Should Your Enterprise Adopt a Cloud-First Strategy in 2019?

Should Your Enterprise Adopt a Cloud-First Mentality in 2019?

Cloud adoption is more popular now than ever. Though the technology has only been around in business-level capacity for little over a decade, enterprises have adopted cloud services at a rapid rate. RightScale’s annual State of the Cloud Report this year found that 94% of those surveyed use the cloud in some capacity. With so many businesses taking advantage of the cloud, how do they fit it to suit their company’s needs?

Many enterprises have adopted a cloud-first strategy – a practice where businesses always consider operating a project, workflow, process, etc. in the cloud before any other means. This practice, originating in the U.S. federal government, has spread to the corporate world. What is the cloud-first mentality, and should your enterprise subscribe to it? We’ve outlined everything you need to know about a cloud-first strategy for IT operations below.

What is cloud-first?

The cloud-first mentality is a set of business practices that aims to utilize cloud services as much as possible. When a cloud-first enterprise establishes new processes or reviews existing ones, they consider a cloud computing solution before any others. The rationale behind this mindset is that since cloud processes are typically more cost-efficient, cloud-first enterprises will reap the financial benefits as much as possible. Since many services, tasks, and applications are now available in the cloud, the cloud-first mentality can potentially save a lot for a business financially.

The cloud-first mentality is not to be strictly enforced, but is more of a consideration IT teams are expected to make when designing strategies. When teams plan out workflows, they are expected to always contemplate a cloud-based solution.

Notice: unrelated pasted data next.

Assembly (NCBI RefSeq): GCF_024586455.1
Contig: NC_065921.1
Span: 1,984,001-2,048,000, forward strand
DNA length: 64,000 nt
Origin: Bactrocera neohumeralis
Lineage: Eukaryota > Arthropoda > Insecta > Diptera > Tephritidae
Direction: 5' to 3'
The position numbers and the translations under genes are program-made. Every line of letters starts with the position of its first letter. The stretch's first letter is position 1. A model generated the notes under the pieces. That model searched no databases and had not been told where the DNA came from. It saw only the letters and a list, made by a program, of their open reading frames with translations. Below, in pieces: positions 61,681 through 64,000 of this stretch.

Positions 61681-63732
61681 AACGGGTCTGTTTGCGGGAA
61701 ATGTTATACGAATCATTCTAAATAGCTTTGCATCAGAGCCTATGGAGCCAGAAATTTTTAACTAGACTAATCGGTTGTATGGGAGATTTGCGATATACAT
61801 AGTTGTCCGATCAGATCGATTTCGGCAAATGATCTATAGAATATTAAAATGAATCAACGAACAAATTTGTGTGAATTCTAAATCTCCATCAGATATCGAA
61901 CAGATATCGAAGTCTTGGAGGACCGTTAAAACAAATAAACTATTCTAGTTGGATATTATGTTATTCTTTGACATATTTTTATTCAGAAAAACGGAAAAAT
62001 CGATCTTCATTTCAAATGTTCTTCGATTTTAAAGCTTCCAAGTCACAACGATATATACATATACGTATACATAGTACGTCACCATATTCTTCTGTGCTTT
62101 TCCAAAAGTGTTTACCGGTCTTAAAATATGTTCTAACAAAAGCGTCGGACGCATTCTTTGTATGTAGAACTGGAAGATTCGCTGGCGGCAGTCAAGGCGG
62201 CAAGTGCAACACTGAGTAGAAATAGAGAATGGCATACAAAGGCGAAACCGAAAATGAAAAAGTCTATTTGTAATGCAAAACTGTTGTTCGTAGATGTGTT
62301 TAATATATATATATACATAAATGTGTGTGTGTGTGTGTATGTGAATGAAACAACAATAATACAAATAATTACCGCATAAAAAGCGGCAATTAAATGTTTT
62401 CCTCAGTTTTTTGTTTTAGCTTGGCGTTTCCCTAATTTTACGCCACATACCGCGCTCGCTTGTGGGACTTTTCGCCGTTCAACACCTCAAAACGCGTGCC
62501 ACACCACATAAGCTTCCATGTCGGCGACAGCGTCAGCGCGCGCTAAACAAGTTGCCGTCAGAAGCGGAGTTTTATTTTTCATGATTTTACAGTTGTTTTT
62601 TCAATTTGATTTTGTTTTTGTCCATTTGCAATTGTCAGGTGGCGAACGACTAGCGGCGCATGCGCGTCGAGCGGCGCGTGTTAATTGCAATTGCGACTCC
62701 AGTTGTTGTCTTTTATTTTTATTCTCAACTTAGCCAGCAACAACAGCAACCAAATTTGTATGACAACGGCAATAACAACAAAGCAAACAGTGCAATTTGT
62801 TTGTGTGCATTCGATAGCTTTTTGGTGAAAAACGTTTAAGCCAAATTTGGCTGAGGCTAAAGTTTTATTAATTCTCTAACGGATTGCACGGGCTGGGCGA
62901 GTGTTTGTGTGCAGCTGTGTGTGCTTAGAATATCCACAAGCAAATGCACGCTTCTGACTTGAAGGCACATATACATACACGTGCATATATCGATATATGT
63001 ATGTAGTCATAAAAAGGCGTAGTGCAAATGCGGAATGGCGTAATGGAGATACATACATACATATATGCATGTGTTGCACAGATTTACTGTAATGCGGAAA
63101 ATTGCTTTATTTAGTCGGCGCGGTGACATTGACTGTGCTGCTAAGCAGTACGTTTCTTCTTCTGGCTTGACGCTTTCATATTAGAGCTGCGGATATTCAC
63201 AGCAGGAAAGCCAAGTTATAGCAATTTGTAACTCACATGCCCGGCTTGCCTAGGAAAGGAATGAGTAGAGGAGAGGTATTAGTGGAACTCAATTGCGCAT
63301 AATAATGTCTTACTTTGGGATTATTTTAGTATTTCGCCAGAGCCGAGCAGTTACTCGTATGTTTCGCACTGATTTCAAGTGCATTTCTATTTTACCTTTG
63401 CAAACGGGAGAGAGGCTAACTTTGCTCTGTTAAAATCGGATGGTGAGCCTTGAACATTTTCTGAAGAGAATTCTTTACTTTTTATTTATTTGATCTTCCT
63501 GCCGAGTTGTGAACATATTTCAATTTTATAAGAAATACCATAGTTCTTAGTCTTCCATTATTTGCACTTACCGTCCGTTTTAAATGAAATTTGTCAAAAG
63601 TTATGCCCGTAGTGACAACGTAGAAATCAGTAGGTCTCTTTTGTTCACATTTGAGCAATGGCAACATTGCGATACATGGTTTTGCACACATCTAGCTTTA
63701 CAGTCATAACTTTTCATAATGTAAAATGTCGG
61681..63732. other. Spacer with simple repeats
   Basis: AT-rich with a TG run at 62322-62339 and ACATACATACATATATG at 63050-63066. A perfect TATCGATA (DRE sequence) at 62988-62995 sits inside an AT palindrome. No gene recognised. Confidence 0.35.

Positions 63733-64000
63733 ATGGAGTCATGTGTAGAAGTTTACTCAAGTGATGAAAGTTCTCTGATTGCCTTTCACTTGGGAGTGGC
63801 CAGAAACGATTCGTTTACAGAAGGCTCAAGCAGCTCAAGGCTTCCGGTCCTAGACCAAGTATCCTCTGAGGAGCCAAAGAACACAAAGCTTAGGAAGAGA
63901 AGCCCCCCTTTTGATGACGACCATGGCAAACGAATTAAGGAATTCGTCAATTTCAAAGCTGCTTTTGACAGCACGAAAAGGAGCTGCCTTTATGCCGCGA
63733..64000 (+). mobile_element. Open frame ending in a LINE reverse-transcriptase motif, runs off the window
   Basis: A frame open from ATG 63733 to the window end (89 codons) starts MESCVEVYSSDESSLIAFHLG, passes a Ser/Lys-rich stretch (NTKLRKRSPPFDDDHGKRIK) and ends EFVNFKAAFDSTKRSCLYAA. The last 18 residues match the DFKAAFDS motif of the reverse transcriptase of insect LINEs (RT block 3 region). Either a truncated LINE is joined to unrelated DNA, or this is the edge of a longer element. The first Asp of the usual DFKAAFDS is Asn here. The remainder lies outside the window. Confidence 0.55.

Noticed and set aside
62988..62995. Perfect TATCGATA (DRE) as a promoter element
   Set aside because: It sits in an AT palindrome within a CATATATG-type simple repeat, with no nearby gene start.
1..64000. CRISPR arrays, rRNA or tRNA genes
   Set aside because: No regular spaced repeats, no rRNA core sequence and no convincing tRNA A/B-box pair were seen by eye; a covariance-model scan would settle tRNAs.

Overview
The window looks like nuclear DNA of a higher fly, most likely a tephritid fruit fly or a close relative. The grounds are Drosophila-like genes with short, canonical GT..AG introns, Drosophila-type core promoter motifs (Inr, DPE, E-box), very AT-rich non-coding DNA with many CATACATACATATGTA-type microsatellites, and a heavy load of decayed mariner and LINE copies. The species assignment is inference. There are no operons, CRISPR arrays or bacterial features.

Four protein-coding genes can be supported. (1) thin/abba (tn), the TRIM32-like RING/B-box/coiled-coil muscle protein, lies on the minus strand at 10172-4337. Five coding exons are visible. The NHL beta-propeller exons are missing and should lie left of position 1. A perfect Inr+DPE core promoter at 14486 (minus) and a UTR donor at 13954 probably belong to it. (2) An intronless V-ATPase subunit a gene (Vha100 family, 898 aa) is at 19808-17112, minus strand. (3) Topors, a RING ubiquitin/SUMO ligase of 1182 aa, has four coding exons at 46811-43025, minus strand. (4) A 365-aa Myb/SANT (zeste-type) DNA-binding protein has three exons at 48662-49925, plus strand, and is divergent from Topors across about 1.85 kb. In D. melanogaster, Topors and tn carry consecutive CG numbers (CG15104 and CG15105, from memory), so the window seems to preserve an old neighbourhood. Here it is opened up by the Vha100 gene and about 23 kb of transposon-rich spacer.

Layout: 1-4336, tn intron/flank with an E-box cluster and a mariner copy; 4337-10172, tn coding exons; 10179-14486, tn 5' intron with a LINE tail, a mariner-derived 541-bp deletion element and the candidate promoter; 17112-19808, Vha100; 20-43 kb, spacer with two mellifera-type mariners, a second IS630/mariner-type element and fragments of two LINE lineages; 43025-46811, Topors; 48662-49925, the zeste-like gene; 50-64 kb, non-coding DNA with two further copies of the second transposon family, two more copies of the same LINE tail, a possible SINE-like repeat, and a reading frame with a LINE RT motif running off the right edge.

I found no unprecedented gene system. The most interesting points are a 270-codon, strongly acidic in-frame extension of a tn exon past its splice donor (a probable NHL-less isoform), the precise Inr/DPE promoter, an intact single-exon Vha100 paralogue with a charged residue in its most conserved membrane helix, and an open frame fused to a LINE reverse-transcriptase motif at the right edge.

Cloud-first versus cloud-only

A downside of a cloud-first mindset is that it is often confused for a cloud-only mindset by those who implement it. A cloud-only mentality enforces cloud computing solutions on any and all enterprise operations. Many businesses that claim to be cloud-first are actually promoting cloud-only practices. The difference is more in thought process than application; cloud-only is a mandate while cloud-first is a suggested routine.

Business that want to adopt a cloud-first mindset should understand the difference between the two, because cloud-only practices are often counter-productive. While the cloud can handle a lot of tasks, many businesses still rely on on-premise hardware or software to perform various functions. Switching all those functions to the cloud may be more cost-efficient, but they can sometimes be less productive. Choosing to adopt a cloud solution or not should be considered on a case-by-case basis rather than strictly forced.

Is cloud-first the best cloud strategy in 2019?

Cloud-first is not a new idea. It was officially introduced in the U.S. government in 2010, and enterprise IT teams integrated the concept in the years following. However, a new cloud strategy – “cloud smart” – is now being pursued by the White House to address the improved knowledge IT leaders have of the cloud. Does that mean that the cloud-first strategy is on its way out?

Not necessarily. Cloud-first is still a valid train of thought even as alternative practices are developed. The cloud-first policy was introduced at a time when public cloud computing was still relatively new and was designed to integrate the cloud wherever it was applicable and beneficial. Since many IT teams now have a better understanding of how the cloud works, a cloud-first approach is still perfectly sound today. As more and more businesses move to the cloud, they should consider cloud solutions for their workflows and processes. However, this consideration should be balanced with other possibilities to determine the best course of action.


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Daniel Hein

Dan is a tech writer who writes about Enterprise Cloud Strategy and Network Monitoring for Solutions Review. He graduated from Fitchburg State University with a Bachelor's in Professional Writing. You can reach him at dhein@solutionsreview.com
Daniel Hein